One of the early messages of Pope Francis was that the Church must become more pastoral and less dogmatic. God’s mercy and compassion continue to be central to Pope Francis’ message.
In this Sunday’s Gospel, Christ brings together two laws to become one of his central messages.
He takes different and separate laws from Deuteronomy and Leviticus—to love God with all that we have and above all, and to love one’s neighbor as one’s self.
While is seems common to us now, this was a bold move during the time of Christ.
We see this in the context of this whole chapter, where prior to this exchange with the scribes, Christ had run-ins with the Pharisees, Herodians and the Sadducees. The religious authorities Christ criticized with the opening parable of this chapter.
The chapter ends with Christ condemning the distortion of religion by the religious authorities, the scribes included, and praising the poor widow and her coin offering, the widow’s mite.
We appreciate better how this Sunday’s Gospel becomes Christ’s pivot to bring religion back to its center and core—our relationship with God and with one another, “rooted and grounded in love.”
Topic of debate
It is noteworthy that during Christ’s time, this was a central topic of debate between the rabbinic schools. It was synthesizing the hundreds of laws and rules during the time of Moses to fewer ones leading to the time of Christ.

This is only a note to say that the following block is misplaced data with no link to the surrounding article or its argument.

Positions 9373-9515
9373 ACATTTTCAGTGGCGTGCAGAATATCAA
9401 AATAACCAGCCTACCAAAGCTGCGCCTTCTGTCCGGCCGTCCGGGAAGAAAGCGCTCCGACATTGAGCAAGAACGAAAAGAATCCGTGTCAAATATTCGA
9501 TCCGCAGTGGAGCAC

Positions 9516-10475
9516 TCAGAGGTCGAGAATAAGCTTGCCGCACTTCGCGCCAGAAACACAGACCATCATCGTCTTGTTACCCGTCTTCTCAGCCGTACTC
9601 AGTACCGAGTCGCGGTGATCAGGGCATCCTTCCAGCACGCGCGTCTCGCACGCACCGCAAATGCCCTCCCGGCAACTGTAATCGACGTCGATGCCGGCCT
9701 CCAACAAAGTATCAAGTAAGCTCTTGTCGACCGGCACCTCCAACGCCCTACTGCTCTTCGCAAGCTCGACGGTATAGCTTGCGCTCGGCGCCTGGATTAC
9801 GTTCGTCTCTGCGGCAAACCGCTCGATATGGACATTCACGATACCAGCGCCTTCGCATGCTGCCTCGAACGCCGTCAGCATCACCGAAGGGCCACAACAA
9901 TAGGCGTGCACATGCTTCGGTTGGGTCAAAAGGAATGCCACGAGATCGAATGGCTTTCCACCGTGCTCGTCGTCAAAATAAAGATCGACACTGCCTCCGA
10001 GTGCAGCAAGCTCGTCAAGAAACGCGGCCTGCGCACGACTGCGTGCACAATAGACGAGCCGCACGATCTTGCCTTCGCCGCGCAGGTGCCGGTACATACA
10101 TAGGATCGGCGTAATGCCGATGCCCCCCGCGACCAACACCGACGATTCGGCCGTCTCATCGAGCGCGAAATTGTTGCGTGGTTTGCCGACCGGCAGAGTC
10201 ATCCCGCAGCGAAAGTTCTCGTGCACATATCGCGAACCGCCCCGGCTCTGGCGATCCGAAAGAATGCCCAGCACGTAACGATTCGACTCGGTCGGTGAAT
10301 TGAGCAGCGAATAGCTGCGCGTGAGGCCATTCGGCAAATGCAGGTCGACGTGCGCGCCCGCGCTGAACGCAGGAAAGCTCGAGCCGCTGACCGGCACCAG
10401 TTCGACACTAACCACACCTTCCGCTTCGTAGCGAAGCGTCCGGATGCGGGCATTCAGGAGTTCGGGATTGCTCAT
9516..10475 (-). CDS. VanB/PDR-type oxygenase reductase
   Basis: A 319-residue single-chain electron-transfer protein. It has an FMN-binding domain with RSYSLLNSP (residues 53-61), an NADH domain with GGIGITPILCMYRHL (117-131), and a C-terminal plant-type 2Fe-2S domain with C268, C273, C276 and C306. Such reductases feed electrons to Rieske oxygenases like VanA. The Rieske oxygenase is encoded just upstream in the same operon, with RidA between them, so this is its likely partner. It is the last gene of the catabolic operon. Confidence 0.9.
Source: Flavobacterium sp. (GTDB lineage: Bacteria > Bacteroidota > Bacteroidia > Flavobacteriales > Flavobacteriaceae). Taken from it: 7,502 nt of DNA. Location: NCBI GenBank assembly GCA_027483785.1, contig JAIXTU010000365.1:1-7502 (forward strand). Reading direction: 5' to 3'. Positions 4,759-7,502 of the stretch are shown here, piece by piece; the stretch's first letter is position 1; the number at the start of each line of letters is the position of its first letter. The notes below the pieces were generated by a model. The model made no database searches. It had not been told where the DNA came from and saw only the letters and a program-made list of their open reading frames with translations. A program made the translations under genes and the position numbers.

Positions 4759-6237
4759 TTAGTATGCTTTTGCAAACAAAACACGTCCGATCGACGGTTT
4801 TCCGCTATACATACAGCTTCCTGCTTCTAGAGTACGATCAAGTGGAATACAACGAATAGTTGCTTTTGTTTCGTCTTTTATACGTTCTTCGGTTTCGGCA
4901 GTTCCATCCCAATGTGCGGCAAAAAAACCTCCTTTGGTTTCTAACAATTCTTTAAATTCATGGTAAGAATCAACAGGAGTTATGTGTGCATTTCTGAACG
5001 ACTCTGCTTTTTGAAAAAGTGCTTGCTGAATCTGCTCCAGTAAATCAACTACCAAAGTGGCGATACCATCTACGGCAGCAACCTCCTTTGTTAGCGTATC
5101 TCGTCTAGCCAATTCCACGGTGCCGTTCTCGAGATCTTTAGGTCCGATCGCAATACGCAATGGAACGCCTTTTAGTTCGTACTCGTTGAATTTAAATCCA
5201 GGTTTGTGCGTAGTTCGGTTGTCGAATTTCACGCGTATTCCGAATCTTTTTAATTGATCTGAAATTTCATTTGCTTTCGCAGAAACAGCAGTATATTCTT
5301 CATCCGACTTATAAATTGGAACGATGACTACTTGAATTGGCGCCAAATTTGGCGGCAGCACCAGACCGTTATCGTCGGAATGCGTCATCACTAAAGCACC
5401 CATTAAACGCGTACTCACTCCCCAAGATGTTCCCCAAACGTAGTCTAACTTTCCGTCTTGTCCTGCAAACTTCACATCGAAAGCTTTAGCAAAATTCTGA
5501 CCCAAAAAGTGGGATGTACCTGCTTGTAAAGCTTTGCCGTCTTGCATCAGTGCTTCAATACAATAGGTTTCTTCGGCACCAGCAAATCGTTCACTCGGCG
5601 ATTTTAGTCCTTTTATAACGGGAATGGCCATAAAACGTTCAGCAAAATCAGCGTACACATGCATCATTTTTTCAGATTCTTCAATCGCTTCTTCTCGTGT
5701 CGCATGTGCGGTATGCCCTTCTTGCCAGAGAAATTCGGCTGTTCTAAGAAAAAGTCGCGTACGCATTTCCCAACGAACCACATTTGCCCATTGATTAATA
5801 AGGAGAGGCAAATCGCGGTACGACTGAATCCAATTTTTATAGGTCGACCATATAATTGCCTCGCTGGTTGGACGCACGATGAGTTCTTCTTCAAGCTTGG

Christ becomes the final synthesis of the law to love God and one another as he has loved us. Allow me to invite you to reflect on how we have lived or desire to live such a life of love.
For sentimental reasons, I turn to “Fill the World with Love” from the movie “Good-bye, Mr. Chips.”
“In the morning of my life I shall look to the sunrise. At a moment in my life when the world is new. And the blessing I shall ask is that God will grant me, to be brave and strong and true, and to fill the world with love my whole life through.
“In the noontime of my life I shall look to the sunshine, at a moment in my life when the sky is blue. And the blessing I shall ask shall remain unchanging, to be brave and strong and true, and to fill the world with love my whole life through.
“In the evening of my life I shall look to the sunset, at a moment in my life when the night is due. And the question I shall ask only I can answer, ‘Was I brave and strong and true? Did I fill the world with love my whole life through?’”
This is the synthesis of the greatest commandment of love. It begins with God’s love, with the acknowledgment that in him alone is our very existence, and he alone is the source of grace.
Our love of God begins with this humble, yet liberating radical surrendering and embracing of His love and grace.
Live life, fill the world with love. This is as radical as life can get—the same way Christ laid it out to the scribes in today’s Gospel. The same way Pope Francis started his Papacy and changed the world for the better. –CONTRIBUTED